The birds, the bulls and the bees

cow grazing

Leaning on the gate and gazing across our small pasture, we all admired the beauty of nature that makes the picturesque canvas of our backyard. You can see pictures of our property adorning the walls inside our house or take in the view from any window in the house. It’s a scene right out of a dream, at least for us.

Tiny Tim, our Christmas Eve baby, is snickering as he can barely get the words out of his mouth. He’s still too young to understand, but not old enough to escape the peer pressure of his older brother. Too excited with emotion and laughter from the prompt of his sibling, he begins to ask, how we makin’ the cows pregnant?

As the laughter consumes the background, I’m not really sure how to answer his question. My wife must have heard him though because I could hear her prompts.

“Maybe you should tell him.”

“Tell him what,” I replied.

“About the birds and the bees.”

Ugh … for years I’ve put this discussion off. I avoided it with my daughter by handing her a book about anatomy.

I avoided it with my oldest son for a few reasons. One is that it’s hard to determine when the right time to have the discussion is. Second, I’m no expert in bees … and third, I’m not much more mature than he is. I still snicker and laugh when certain pieces of anatomy are said out loud.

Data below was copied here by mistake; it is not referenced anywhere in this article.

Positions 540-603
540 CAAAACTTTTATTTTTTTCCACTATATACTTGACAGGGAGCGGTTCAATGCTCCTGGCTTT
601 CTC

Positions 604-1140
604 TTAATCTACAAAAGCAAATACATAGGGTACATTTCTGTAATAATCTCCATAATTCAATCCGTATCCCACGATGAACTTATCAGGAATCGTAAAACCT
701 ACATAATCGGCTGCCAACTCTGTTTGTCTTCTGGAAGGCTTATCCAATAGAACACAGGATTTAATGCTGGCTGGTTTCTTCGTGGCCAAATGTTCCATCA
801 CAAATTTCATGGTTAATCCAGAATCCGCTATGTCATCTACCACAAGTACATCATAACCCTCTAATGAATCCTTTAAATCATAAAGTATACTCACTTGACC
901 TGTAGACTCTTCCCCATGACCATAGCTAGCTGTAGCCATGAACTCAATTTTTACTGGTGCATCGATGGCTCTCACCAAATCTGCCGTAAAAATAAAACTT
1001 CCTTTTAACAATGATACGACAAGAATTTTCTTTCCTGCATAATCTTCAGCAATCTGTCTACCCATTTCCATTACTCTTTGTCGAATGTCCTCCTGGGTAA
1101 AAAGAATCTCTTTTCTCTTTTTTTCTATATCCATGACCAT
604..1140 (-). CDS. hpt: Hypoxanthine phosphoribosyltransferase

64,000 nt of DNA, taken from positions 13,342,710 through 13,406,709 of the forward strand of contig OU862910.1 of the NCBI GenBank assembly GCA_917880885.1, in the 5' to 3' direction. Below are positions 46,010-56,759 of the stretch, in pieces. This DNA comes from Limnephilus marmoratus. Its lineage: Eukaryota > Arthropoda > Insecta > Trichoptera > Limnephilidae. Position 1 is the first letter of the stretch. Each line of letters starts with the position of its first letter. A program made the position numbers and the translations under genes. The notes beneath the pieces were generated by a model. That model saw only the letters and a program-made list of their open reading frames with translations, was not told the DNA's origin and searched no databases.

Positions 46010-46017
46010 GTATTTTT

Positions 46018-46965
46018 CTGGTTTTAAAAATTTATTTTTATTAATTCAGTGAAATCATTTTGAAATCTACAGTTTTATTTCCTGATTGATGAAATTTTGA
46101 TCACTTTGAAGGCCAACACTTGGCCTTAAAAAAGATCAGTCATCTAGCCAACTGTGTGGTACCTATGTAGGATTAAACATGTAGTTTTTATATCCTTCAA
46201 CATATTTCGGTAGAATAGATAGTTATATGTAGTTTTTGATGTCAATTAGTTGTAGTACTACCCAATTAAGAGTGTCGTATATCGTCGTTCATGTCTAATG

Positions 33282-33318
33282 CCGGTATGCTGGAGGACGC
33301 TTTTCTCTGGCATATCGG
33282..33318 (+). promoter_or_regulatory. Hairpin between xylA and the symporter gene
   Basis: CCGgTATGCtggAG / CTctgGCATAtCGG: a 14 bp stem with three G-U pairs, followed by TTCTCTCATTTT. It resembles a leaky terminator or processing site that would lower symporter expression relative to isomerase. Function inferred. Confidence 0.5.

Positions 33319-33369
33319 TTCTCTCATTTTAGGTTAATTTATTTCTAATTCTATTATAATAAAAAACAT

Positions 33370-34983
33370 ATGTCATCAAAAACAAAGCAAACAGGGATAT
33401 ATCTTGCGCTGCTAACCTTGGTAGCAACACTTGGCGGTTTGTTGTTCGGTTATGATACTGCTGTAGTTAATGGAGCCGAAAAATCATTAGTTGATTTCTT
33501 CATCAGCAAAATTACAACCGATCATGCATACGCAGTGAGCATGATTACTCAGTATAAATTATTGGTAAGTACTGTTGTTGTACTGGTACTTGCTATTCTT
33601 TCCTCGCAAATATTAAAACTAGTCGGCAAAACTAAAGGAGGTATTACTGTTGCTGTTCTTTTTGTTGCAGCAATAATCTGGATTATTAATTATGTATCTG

Needless to say, I avoid this conversation like a holiday dinner at my in-laws. But this time, it’s different. And begrudgingly, I began to answer the best way I knew how.

Timmy, mommy cows are very social animals, but they don’t want to even see daddy cows. If a daddy cow is too close, they just walk away to find another patch of grass.

Meanwhile, daddy cow will spend his entire life just trying to inch closer and closer, every day. Although mommy cows are social animals, they really only prefer the company of other lonely mommy cows who also want nothing to do with daddy cows.

It seems that only about once in a full moon does a mommy cow even tolerate being near a daddy cow. Precisely long enough to give a daddy cow hope to continue pursuing the next day. This is why daddy cow always seems angry, paces back and forth, paws at the ground in rage.

As soon as I got the words out of my mouth, I could hear my wife taking over the conversation. She began explaining that perhaps if daddy cow would just take an interest in the mommy cow, instead of himself, she might be more interested.

I began stomping my foot on the ground, pumping my fists while I was trying to make a point that daddy cow doesn’t have time to pretend to be interested in mommy cow.

As she began walking away, I yelled out. But she just kept walking.

Soon, I found myself alone in the pasture. Stamping my feet, full of anger, trying to get her attention but to no avail.

In the end, just like a daddy cow, sometimes a dad has to sleep alone too. Any questions?


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